ENJIL DISTRICT, Herat Province – Mohammad washes his daughter’s face with cool, clear water running from the faucet. Sitting happily beside her father, the little girl splashes the water playfully. The sun’s arc has reached the middle of the sky, its rays turning hot. With his large hands, Mohammad pours some water over his daughter’s head, then his own. They both drink from the faucet.
On the other side of the yard, Mohammad’s wife washes the family’s clothes. The family lives in Herat Province, in the west of Afghanistan. It is only recently that Mohammad and his family are enjoying this access to clean, potable water through direct piping to their home from a regular and standard water supply system.
Some 380 families live in Karezak village, around half of whom farm while the other half do manual work or other jobs. The villagers had previously faced many problems stemming from their lack of access to clean water. “People, particularly children, got skin diseases and malaria,” says Mohammad. “We had no clean water to drink and life was difficult for us.”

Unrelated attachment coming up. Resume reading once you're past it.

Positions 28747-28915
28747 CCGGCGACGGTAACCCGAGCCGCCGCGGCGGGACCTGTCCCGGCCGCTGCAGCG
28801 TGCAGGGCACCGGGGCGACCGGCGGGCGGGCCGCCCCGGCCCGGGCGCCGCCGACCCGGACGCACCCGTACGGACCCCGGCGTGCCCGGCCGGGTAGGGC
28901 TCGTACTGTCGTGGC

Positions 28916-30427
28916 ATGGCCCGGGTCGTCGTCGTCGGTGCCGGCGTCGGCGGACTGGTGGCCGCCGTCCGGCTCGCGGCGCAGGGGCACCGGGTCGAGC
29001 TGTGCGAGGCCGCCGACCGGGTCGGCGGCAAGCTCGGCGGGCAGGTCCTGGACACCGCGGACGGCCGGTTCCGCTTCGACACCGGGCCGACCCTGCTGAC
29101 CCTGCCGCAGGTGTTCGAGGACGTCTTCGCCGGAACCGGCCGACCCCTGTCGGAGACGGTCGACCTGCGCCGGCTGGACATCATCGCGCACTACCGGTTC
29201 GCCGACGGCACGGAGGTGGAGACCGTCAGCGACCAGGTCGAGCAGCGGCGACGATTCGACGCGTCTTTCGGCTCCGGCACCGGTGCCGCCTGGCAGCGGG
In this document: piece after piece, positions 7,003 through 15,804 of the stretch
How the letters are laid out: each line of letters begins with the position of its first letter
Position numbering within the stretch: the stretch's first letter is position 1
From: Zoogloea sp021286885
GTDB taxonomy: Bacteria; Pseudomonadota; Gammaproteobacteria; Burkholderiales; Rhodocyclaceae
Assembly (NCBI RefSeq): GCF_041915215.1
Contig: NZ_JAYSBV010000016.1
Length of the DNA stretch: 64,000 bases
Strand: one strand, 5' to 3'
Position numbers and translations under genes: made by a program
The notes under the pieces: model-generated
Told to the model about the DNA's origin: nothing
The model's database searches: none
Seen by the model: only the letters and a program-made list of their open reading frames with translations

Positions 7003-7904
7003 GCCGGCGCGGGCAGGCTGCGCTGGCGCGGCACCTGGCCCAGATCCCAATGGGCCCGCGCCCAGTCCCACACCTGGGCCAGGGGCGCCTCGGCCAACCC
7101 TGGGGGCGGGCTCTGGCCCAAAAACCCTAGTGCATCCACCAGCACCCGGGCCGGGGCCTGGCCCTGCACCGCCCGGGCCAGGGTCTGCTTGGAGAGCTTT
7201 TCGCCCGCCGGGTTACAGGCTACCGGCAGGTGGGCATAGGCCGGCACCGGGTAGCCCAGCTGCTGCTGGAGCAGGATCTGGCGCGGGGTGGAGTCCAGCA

Before the water supply system was built, the villagers used water from a canal and rivulet, which usually turned muddy in the spring and often contaminated with bacteria and parasites in the summer. Both the canal and rivulet are about a kilometer from the heart of the village, and villagers had to walk the distance there and back daily.
“Most of the women in Karezak village used to wash their dirty dishes and clothes in the canal and rivulet, neither of which were properly clean,” says Fayeqa, a resident. “There was always someone sick in our households.”
To tackle these challenges, the Community Development Council (CDC) of Karezak began working on a sub-project to build a regular water supply system and two culverts in the village in 2013. The sub-project was an initiative under the National Solidarity Programme (NSP) which operates nationally under the Ministry of Rural Rehabilitation and Development (MRRD).